Chemistry and Gases Help (page 2)
Introduction to Gases
Gases have always been a mystery. Ancient humans saw bubbles of gas form when they brewed ales and spiced ciders from grain and fermented fruit. Some tribes believed intestinal gases were somehow connected to the spirit. When the spirit was unhappy, ill humors (sickness) would plague a person with an excess of gas. When naturally occurring pockets of natural gas from the earth were discovered, it was thought the earth’s spirit was releasing the errors of the people upon the land.
Until the 1700s, spontaneous combustion, the explosive occurrence of fire, was thought to be caused by mice, since the sudden combustion of stored grain in barns always seemed to happen when there were lots of mice around.
Modern chemists have learned a lot since then. With the development of precise equipment that can measure minute amounts of elements, accurate information about gases can now be gathered and studied.
The gas club is a lot more active than the liquid or solid clubs. Gases have livelier characters and no set boundaries. When allowed to escape from a container, they spread out into whatever space there is. If the space is the size of a room, they expand to fill the space. If the space is the outside atmosphere, they spread out infinitely, contained only by temperature changes and directed by wind currents.
Gases are the least compacted form of matter.
Gases are known for preferring to be as far as possible from each other, with no special shape or volume. Unlike solids and liquids, they are independent of one another.
Some common gases found in this free form club include nitrogen, oxygen, air, steam, carbon dioxide, helium, and argon. The air we breathe is a gas, except on very humid summer days when the air seems so loaded with water as to be nearly a liquid.
The table below gives some of the general characteristics of gases.
No set shape or volume
Expand to fill shape of container
Can be compressed by increasing pressure
Mix completely and spontaneously
Move constantly, quickly, and randomly
Smaller mass gases move more quickly than gases with larger masses
No strong molecular forces between particles
When particles collide, no energy is lost
All collisions are elastic
Although it may seem like it, the air we breathe is not limitless. It reaches out about 30 kilometers from the surface of the Earth, but is only breathable to humans to about 14,000 feet or 4.3 kilometers. The air we breathe, in fact, is not just one gas, but several.
Outside and inside air is made up of roughly 78% nitrogen, 21% oxygen, and 1% argon with a smattering of 3–4% water vapor, carbon dioxide, sulfur dioxide, and the list goes on depending on where in the world you live.
Something important to consider is that the amount of polluting (chemicals not found in high levels in nature) gases in the atmosphere is rising. Levels at the times of the pyramids with fires and local industry, were around 80–100 parts per million (ppm), in 1900, the levels of CO 2 were less than 300 ppm. Today carbon dioxide levels approach 400 ppm. Since the human body does not do well breathing low levels of oxygen or pollutants, this is a significant problem. Not only is the air no longer pure in many parts of the world, but increasing levels of carbon dioxide add to the problem of rising global temperatures.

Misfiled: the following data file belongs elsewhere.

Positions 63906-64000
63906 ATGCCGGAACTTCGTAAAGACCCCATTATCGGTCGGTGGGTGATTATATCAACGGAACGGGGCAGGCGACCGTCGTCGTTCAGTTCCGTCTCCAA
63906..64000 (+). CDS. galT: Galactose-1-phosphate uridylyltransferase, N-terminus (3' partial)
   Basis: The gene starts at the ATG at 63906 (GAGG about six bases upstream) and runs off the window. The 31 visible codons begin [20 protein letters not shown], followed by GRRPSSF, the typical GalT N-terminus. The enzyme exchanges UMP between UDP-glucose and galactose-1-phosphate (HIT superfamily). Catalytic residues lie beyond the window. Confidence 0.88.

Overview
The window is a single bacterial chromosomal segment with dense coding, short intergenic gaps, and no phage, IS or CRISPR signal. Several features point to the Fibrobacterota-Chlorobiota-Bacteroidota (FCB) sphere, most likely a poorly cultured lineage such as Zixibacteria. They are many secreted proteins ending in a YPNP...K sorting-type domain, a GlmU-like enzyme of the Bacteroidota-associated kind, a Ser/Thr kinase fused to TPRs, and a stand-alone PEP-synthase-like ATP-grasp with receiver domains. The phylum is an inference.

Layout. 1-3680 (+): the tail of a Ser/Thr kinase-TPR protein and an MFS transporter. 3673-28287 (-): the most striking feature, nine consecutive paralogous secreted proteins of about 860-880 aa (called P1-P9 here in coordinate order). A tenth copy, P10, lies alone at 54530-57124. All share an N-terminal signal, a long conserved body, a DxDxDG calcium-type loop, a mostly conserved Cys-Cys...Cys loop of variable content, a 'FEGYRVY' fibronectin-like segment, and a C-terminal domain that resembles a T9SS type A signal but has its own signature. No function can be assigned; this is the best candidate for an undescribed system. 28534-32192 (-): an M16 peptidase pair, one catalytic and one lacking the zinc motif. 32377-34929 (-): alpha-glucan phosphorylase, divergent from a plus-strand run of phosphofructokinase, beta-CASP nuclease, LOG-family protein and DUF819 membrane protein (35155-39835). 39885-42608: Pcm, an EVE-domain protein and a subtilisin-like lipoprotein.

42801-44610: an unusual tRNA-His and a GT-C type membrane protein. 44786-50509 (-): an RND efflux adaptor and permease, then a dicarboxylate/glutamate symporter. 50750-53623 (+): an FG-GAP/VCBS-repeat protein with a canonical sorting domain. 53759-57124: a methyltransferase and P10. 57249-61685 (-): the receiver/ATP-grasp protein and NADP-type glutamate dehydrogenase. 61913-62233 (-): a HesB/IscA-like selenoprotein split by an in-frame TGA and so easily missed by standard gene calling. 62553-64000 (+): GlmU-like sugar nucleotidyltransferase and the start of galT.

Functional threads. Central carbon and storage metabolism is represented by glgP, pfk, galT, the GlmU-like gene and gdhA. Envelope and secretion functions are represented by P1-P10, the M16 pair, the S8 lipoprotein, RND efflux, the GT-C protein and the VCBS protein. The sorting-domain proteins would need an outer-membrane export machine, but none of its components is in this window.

When gases expand and mix with other gases to fill available space, it is called diffusion . This is how environmentalists measure the levels of industrial gases in the air. When there is a gas release, they measure the amount of gas in parts per million or parts per billion. From these measurements, they can figure out the released amount and whether or not the diffused concentration is harmful to humans.
Kinetic Gas Theory
Gas molecules are always on the move. They are always bouncing off each other and other things like the walls of a container, or people, places, and things. They are super charged with energy. When scientists talk about this crazy motion of gases, they call it kinetic energy .
The kinetic energy of gases can be calculated. It is equal to one-half the mass (m) of the sample multiplied by the velocity squared ( v 2 ):
Kinetic energy = ½ m v 2
Then if a scientist has a sample of a known mass in a container with the molecules bouncing all over the place, the kinetic energy can be calculated using the equation above.
Chemists calculate the kinetic energy of gases based on their temperature, which in turn affects their velocities. The average kinetic energy of a gas molecule depends on the absolute temperature of the gas.
The atmosphere contains different gases as we learned earlier. These gas molecules collide with everything in our world, all the time. The Earth’s gravity affects the force with which gas molecules hit people, objects, and each other. Gravity’s pull on gas molecules decreases when molecules get farther and farther away from the Earth. Their weight is decreased without the constant tug of gravity although their mass remains the same. It is the same reason why astronauts are weightless in space and weigh only about a third of their weight on the moon (with a lot less gravity) as they would on Earth.
Atmospheric pressure is caused by the weight of the air per unit of area.
Since the first experiments to find this difference in pressure were performed with mercury and tall glass tubes by Italian scientist Evangelista Torricelli, the standard unit for pressure was called the torr . Experiments found that at sea level, the lowest land location to measure, that atmospheric pressure is equal to 1 atmosphere (1 atm).
1 atm = 760 mm Hg = 760 torr
Note: When engineers and mechanics calculate pressure, they sometimes use the units pounds per square inch (psi).
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